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THEL604 - Catholic Social Thought, THCP602 - Foundations of Social Justice

Teaching organisation

This unit involves 150 hours of focused learning, or the equivalent of 10 hours per week for 15 weeks. The total includes formally structured learning activities such as lectures, tutorials, online learning, video-conferencing, or supervision. The remaining hours typically involve reading, research, and the preparation of tasks for assessment.

Unit rationale, description and aim

Catholic organisations often invoke the principles of Catholic Social Thought in their efforts to communicate to stakeholders the values and ethos of their missions. Effective Leaders of Catholic organisations must have a deep understanding of Catholic Social Thought and the ability to apply its principles to the challenges they face in their professional roles.

Beginning with an examination of the biblical and theological foundations for social justice, this unit examines the evolution of modern Catholic Social Thought, the issues it seeks to address, and its application to contemporary Catholic organisations and institutions. Key principles such as human dignity, the common good, preferential  option for the poor, solidarity, and subsidiarity are examined and applied to participants’ organisational contexts.

The unit aims to provide participants with a critical grounding in Catholic Social Thought. It develops their critical thinking abilities and aims to resource them with skills to apply Catholic Social Thought in interpreting and evaluating the current needs of their organisations.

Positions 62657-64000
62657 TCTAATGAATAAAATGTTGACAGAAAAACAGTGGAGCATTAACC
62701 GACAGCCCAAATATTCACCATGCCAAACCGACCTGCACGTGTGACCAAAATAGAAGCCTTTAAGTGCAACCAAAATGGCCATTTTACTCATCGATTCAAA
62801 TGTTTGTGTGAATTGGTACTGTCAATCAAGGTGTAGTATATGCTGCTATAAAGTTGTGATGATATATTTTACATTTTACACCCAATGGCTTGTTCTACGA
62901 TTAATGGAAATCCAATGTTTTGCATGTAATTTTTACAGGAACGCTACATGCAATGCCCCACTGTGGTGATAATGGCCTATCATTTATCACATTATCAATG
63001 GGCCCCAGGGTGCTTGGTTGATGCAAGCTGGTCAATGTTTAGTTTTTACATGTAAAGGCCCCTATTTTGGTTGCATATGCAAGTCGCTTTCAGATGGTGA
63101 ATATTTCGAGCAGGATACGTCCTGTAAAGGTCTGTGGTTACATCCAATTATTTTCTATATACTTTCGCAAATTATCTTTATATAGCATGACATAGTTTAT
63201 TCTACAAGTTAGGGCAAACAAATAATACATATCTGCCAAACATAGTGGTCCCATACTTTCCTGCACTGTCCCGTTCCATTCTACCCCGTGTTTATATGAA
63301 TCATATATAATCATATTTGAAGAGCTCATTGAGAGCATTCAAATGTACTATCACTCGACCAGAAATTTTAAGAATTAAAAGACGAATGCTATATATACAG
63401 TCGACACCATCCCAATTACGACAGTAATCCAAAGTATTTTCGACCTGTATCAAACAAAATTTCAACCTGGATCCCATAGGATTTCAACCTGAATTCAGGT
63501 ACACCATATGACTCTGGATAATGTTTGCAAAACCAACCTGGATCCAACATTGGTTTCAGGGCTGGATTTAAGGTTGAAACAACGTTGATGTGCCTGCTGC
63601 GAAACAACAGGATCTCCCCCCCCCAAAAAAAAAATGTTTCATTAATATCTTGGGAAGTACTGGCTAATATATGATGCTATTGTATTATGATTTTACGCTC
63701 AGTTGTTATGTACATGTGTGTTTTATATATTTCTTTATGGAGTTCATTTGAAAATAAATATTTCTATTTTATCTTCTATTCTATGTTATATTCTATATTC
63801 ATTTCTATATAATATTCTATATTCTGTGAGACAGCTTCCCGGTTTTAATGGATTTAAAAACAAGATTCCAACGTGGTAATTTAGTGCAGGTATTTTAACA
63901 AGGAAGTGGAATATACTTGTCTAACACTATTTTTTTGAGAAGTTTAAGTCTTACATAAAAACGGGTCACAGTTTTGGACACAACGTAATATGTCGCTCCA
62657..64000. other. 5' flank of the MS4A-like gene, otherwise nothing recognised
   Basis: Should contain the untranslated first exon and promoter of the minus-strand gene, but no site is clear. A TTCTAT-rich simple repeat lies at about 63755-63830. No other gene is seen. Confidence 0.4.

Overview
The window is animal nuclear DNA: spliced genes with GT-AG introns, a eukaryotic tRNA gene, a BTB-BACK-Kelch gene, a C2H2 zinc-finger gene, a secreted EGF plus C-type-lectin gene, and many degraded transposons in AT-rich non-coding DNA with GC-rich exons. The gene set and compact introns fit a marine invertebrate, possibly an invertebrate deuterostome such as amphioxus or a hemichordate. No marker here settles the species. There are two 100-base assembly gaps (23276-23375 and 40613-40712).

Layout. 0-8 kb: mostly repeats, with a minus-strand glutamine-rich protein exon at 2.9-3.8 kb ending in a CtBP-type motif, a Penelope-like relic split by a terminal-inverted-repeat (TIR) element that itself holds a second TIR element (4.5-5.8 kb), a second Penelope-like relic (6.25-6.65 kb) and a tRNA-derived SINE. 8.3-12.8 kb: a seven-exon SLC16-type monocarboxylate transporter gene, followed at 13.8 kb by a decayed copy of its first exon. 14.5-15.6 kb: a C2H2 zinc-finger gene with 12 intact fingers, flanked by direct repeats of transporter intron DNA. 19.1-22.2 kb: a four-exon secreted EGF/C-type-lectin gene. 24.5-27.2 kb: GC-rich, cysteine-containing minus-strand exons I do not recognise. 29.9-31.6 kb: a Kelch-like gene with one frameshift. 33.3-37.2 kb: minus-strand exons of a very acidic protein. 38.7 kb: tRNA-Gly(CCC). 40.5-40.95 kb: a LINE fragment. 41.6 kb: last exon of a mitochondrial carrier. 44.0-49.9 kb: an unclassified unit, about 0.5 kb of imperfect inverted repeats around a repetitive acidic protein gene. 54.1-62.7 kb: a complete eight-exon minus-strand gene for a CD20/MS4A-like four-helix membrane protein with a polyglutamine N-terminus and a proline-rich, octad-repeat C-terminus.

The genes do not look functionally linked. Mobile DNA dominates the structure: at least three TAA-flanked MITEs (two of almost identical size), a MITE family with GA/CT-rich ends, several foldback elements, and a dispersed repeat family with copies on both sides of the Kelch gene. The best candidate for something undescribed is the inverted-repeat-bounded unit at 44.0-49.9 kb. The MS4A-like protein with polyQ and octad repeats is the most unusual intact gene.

Learning outcomes

To successfully complete this unit you will be able to demonstrate you have achieved the learning outcomes (LO) detailed in the below table.

Each outcome is informed by a number of graduate capabilities (GC) to ensure your work in this, and every unit, is part of a larger goal of graduating from ACU with the attributes of insight, empathy, imagination and impact.

Explore the graduate capabilities.

On successful completion of this unit, students should be able to:

LO1 - Explain the biblical and theological foundations of social justice, and their implications for Catholic organisations and institutions (GA2) 

LO2 - Give an account of the social teaching of the Church in the modern era (GA7) 

LO3 - Analyse and evaluate the mission, vision and work of Catholic organisations and institutions in light of core concepts and values of CST (GA1, GA2, GA8) 

Graduate attributes

GA1 - demonstrate respect for the dignity of each individual and for human diversity 

GA2 - recognise their responsibility to the common good, the environment and society 

GA7 - work both autonomously and collaboratively 

GA8 - locate, organise, analyse, synthesise and evaluate information 


  • The background to social justice in the biblical witness and its theological interpretation 
  • Key documentary sources for Catholic Social Thought, including the Papal encyclicals but also a small selection of other documents such as those emerging from Puebla, for example 
  • The core concepts and values of Catholic Social Thought, including the dignity of the human person, the common good, the preferential option for the poor, solidarity, and subsidiarity 
  • Examples of Catholic Social Thought in action, such as the work of Jean Vanier 
  • Issues arising in the contemporary context, and the application of Catholic Social Thought 

Learning and teaching strategy and rationale

This unit involves 150 hours of focused learning, or the equivalent of  10 hours per  week  for 15  weeks.  The total includes formally structured learning activities such as lectures, workshops activities, case studies, class discussions and supervision. The remaining hours typically involve reading, research, and the preparation of tasks for assessment.